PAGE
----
Free software does not depend on copyright. The *GPL* requires copyright to be enforceable--purely in order to subvert the negative effects of copyright law, of course--but there is much more to free software than just the GPL. The most obvious example would be software in the public domain, which obviously has no dependencies whatsoever on copyright law. A more common example would be BSD software, where the only requirements are attribution and retention of the original license notice, neither of which is essential to its classification as free software. Software under the MIT and similar licenses could likewise operate just fine in the absence of copyrights.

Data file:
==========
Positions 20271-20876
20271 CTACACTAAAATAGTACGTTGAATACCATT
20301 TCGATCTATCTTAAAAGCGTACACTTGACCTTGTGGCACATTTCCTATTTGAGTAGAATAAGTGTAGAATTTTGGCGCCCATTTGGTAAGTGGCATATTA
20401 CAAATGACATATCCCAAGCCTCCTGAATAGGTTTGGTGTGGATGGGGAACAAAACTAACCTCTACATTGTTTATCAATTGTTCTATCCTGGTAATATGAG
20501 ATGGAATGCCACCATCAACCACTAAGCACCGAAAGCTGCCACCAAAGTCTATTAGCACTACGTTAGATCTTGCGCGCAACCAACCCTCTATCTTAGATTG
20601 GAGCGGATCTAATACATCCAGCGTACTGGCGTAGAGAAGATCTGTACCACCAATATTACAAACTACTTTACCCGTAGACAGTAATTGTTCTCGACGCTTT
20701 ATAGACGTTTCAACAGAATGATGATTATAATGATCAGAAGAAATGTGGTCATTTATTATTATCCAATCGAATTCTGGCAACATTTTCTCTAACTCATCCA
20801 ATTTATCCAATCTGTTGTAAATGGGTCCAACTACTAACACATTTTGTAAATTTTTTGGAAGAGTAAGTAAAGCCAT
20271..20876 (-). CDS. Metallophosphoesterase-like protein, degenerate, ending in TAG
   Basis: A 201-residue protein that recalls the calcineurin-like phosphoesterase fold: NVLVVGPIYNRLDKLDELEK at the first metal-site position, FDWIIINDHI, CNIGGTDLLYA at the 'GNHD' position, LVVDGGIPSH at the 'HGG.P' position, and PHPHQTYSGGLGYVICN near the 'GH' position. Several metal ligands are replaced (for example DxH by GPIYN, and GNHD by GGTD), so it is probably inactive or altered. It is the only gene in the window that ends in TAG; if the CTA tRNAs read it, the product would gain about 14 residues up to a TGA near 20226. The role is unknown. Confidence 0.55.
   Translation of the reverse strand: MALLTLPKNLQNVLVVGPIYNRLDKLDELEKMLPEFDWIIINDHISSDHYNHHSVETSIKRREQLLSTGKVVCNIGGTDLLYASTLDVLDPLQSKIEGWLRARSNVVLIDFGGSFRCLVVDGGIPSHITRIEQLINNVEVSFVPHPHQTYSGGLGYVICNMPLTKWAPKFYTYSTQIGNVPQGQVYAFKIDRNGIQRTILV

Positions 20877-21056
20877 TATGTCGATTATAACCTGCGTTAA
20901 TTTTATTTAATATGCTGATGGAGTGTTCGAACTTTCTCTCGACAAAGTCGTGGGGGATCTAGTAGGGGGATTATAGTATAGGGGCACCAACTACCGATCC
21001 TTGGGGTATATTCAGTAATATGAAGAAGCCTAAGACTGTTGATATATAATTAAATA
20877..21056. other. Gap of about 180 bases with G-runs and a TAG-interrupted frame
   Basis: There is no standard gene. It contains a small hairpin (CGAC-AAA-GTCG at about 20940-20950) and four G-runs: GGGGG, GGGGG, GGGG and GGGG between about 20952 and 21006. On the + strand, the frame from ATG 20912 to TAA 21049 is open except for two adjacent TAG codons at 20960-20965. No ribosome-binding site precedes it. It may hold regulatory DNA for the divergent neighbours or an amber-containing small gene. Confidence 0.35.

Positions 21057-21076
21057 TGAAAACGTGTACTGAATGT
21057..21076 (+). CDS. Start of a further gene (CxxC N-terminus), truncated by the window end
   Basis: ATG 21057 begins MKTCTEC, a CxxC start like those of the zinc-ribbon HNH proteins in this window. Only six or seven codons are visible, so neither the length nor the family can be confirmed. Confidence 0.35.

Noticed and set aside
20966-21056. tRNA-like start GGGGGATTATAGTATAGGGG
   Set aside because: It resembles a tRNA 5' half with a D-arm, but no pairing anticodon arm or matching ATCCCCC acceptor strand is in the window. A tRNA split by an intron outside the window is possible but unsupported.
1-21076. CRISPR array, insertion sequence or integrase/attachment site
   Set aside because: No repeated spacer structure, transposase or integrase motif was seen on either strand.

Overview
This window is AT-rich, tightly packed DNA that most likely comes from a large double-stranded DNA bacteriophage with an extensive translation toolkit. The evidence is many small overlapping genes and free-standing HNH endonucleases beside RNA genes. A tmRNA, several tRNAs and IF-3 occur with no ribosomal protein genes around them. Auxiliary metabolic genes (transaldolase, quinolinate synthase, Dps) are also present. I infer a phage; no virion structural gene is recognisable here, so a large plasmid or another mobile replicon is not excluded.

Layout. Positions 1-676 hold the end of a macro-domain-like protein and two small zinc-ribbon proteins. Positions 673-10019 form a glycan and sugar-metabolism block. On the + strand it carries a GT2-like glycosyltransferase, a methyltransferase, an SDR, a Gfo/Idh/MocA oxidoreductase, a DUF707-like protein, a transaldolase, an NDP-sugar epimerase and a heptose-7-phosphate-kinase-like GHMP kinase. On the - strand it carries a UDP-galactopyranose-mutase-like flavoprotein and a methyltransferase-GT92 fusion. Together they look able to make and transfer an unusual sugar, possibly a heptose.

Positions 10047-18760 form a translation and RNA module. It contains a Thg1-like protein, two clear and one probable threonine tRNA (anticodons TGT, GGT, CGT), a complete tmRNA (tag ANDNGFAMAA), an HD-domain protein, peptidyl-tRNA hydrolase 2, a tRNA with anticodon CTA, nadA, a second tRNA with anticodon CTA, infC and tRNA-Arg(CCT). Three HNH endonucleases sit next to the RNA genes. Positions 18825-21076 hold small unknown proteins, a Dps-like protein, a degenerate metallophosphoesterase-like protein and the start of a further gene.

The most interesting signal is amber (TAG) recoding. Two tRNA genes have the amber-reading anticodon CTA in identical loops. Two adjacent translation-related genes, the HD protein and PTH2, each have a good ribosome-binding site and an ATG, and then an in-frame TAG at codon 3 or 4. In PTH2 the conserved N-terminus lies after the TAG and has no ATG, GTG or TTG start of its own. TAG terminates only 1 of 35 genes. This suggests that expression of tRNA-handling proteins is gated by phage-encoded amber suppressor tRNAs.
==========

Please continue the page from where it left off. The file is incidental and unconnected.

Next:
In any event, this isn't about enforcing or violating copyrights. This is about resisting the user's efforts to employ their documents in ways which they may well have every legal right to use them. An unobtrusive notice that restrictions were requested might be reasonable, but the purpose of software is to assist users in accomplishing their goals. Any software so perverted as to deliberately hinders its users is an abomination.